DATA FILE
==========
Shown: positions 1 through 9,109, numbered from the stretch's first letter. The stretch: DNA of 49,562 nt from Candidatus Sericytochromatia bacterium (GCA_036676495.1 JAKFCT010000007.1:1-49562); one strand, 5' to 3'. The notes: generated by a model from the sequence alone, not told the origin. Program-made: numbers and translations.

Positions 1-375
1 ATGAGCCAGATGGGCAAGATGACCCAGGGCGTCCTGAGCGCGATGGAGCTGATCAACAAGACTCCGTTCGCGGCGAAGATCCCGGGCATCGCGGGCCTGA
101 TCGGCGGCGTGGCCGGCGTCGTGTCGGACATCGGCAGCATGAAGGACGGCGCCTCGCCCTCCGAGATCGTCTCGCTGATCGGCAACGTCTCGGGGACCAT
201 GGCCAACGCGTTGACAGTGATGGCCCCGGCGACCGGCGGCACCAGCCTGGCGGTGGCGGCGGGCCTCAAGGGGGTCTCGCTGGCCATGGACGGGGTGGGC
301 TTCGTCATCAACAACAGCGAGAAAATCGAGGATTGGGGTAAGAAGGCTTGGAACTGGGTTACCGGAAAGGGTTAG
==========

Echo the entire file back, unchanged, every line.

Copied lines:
Shown: positions 1 through 9,109, numbered from the stretch's first letter. The stretch: DNA of 49,562 nt from Candidatus Sericytochromatia bacterium (GCA_036676495.1 JAKFCT010000007.1:1-49562); one strand, 5' to 3'. The notes: generated by a model from the sequence alone, not told the origin. Program-made: numbers and translations.

Positions 1-375
1 ATGAGCCAGATGGGCAAGATGACCCAGGGCGTCCTGAGCGCGATGGAGCTGATCAACAAGACTCCGTTCGCGGCGAAGATCCCGGGCATCGCGGGCCTGA
101 TCGGCGGCGTGGCCGGCGTCGTGTCGGACATCGGCAGCATGAAGGACGGCGCCTCGCCCTCCGAGATCGTCTCGCTGATCGGCAACGTCTCGGGGACCAT
201 GGCCAACGCGTTGACAGTGATGGCCCCGGCGACCGGCGGCACCAGCCTGGCGGTGGCGGCGGGCCTCAAGGGGGTCTCGCTGGCCATGGACGGGGTGGGC
301 TTCGTCATCAACAACAGCGAGAAAATCGAGGATTGGGGTAAGAAGGCTTGGAACTGGGTTACCGGAAAGGGTTAG